One of the great political writers of our time offers a manifesto for global free speech in the digital age
Never in human history was there such a chance for freedom of expression. If we have Internet access, any one of us can publish almost anything we like and potentially reach an audience of millions. Never was there a time when the evils of unlimited speech flowed so easily across frontiers: violent intimidation, gross violations of privacy, tidal waves of abuse. A pastor burns a Koran in Florida and UN officials die in Afghanistan.
Drawing on a lifetime of writing about dictatorships and dissidents, Timothy Garton Ash argues that in this connected world that he calls cosmopolis, the way to combine freedom and diversity is to have more but also better free speech. Across all cultural divides we must strive to agree on how we disagree. He draws on a thirteen-language global online project—freespeechdebate.com—conducted out of Oxford University and devoted to doing just that. With vivid examples, from his personal experience of China's Orwellian censorship apparatus to the controversy around Charlie Hebdo to a very English court case involving food writer Nigella Lawson, he proposes a framework for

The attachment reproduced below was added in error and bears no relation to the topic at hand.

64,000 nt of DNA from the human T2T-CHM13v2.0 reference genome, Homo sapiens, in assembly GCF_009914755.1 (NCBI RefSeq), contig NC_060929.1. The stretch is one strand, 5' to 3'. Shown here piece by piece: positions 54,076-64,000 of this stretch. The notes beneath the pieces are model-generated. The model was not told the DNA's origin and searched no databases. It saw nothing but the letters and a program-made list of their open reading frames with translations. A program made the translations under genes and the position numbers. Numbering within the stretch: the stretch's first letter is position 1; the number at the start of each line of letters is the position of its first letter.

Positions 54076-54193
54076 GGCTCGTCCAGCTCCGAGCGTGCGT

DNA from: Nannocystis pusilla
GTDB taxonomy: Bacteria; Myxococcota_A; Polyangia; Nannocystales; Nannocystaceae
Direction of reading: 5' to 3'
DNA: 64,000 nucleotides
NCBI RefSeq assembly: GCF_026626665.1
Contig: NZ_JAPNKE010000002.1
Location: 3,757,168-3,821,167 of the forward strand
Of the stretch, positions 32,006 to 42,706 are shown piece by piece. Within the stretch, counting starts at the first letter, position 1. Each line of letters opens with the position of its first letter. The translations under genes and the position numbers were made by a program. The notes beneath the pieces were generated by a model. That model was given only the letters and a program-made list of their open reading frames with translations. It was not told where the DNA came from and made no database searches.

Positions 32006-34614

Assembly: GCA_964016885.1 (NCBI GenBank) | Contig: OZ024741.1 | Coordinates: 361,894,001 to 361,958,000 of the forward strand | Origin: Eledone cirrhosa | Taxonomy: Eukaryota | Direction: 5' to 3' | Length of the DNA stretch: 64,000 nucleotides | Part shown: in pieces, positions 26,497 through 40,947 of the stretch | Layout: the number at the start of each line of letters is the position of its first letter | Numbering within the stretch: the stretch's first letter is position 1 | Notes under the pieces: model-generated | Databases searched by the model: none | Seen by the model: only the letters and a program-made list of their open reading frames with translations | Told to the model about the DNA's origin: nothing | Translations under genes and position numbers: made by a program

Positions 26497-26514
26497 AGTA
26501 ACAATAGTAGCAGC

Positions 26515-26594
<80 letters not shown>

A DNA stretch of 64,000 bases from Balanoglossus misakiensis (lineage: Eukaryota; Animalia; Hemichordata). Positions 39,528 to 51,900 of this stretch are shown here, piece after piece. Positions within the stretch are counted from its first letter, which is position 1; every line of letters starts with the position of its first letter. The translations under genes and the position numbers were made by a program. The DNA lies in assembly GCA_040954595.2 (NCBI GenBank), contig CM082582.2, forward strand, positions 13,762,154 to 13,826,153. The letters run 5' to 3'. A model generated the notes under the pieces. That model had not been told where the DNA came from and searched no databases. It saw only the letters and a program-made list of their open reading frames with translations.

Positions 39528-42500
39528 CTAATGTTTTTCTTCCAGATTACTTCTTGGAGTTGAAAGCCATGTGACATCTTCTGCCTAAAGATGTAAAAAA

civilized conflict in a world where we are all becoming neighbors.
Timothy Garton Ash is Isaiah Berlin Professorial Fellow at St. Antony’s College, University of Oxford; Senior Fellow at the Hoover Institution, Stanford University; and a regular contributor to the
New York Review of Books. He is the winner of the 2017 Charlemagne Prize and has won the Orwell Prize for Journalism.